Anyway, my husband turned me on to Primal Blueprint and Taubes' books about why we get fat and I started looking at this whole thing differently. And this is going to sound really weird, but another thing that changed my mind was the fatosphere. I'm a feminist (I don't mind using the word despite the baggage that goes with it) and I really feel strongly that every person's body is to be respected, and their choices and where they are in their lives and their health is in no way my business to judge--especially given all I've done to my body and where I've been in my use and abuse of it. But by the same token, my body and my choice to get healthy is something I've got to do for me, and I'm no longer hung up on the numbers on the scale or as desperate to shed weight fast and foolishly as I once was. I used to see fat as an enemy, and then I came to see it as just a part of my body. As I've read more about nutrition from the primal/paleo side, I think I see fat more like a symptom of my disordered way of eating and living. I want to resolve my health, and if weight comes off, well, that's probably a good sign of progress. But I'm going to try a little tenderness with myself. Rediscover physical activity as play. Get outside. See food as my medicine, not medicine as food. In the meanwhile, while I may have a fat body, it's just not a reflection of my worth or even how much I like myself. Fat or thin, I just want to feel healthier.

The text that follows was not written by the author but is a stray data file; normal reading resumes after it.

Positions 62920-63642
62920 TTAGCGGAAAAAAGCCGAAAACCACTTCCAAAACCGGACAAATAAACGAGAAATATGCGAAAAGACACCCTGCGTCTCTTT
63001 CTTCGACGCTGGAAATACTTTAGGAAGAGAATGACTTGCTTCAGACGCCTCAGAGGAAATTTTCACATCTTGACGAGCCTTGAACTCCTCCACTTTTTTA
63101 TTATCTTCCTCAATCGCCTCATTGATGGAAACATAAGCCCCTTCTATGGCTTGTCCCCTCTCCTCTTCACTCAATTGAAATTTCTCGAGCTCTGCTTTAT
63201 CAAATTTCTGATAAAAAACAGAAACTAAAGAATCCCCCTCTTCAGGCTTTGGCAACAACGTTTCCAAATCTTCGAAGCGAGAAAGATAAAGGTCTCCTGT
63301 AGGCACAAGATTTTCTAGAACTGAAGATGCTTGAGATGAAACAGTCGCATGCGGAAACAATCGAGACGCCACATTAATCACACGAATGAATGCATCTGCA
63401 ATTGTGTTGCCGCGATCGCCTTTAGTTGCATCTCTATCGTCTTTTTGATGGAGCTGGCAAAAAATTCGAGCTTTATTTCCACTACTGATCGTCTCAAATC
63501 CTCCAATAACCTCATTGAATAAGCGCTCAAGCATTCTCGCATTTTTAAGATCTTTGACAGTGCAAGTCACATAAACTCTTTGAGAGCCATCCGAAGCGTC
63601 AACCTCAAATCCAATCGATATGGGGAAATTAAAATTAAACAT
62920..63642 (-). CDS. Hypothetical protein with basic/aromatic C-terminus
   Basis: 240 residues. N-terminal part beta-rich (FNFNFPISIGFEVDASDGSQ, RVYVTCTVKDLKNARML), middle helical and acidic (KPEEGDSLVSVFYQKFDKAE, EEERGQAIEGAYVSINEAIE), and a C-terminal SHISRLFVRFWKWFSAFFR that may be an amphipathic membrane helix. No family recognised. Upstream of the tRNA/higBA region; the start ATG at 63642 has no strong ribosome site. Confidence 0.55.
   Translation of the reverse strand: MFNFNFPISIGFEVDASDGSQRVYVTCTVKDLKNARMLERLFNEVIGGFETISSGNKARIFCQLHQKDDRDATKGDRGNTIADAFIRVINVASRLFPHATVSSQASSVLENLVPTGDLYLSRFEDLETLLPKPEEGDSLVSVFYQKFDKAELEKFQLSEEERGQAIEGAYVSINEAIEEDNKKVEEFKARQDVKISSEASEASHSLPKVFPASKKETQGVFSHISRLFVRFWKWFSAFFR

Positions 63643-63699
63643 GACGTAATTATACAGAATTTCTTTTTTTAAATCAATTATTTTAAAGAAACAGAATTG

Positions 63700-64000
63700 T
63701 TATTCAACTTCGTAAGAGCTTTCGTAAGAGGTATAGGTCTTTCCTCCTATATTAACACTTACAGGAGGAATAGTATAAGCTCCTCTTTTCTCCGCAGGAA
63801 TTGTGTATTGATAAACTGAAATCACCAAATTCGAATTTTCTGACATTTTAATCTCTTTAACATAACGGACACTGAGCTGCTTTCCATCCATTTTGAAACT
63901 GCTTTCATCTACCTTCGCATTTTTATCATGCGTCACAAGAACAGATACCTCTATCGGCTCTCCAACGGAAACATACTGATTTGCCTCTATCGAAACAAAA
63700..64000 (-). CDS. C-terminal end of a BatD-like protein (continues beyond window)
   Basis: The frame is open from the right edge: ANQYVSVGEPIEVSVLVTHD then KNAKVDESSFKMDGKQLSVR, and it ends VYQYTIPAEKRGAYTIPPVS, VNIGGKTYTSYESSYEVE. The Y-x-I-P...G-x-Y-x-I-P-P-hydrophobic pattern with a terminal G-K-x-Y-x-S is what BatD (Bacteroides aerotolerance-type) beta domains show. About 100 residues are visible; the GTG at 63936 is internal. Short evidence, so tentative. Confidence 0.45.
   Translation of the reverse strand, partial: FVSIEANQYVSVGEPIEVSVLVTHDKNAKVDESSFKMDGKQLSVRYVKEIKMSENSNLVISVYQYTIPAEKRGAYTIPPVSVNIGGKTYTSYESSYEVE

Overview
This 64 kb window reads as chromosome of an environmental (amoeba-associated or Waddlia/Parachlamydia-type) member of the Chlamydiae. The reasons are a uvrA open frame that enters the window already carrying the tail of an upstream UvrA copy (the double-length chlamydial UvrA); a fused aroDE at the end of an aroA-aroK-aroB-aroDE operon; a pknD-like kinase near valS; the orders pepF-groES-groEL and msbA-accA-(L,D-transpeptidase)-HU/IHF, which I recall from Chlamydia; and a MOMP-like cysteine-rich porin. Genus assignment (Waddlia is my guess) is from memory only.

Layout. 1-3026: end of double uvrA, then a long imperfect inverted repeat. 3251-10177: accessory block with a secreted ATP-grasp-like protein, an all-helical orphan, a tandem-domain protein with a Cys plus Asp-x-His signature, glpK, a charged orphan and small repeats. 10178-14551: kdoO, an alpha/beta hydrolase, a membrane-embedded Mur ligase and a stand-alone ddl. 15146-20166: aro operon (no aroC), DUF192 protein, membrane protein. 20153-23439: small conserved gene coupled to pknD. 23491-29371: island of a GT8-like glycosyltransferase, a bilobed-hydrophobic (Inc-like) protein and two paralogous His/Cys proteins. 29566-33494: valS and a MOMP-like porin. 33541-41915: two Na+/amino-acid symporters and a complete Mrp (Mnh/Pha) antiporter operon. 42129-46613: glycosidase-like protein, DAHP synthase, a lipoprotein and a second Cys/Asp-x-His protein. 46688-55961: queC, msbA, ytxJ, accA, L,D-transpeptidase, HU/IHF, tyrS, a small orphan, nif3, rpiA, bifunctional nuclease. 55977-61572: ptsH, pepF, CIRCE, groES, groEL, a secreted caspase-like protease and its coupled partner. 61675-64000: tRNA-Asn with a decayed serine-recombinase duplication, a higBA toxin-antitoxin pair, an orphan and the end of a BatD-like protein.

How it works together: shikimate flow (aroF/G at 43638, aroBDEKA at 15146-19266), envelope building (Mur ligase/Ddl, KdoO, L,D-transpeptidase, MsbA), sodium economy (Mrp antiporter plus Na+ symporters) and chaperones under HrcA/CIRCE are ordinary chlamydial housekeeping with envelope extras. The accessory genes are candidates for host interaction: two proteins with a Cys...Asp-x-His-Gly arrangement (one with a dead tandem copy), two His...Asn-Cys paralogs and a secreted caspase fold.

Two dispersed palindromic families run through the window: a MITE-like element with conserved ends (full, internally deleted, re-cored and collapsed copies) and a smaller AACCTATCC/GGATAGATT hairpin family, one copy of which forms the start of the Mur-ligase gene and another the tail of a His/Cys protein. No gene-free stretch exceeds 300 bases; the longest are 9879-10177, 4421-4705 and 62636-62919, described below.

I've been sober (well, I allow myself the least bit of wine with meals, only--it's a "sometimes" treat now instead of a nightly obligation) since the end of March. I sleep better, and more. I haven't pushed myself a lot, but I am down to 212. I think it might come off slowly because I have done some crap to myself, and I need to probably resolve some nutritional deficits. My husband insists I need to eat more--especially protein. I'm journaling how I'm doing and my perceptions about changing my lifestyle because that strikes me as the best way to keep myself honest--kind of doing it "in front of" people.
Welcome VP, you are very fortunate to have a husband who has helped you find this lifestyle and is encouraging you to keep with it. With the right information and attitude I am sure you will be able to turn your health around. Best wishes.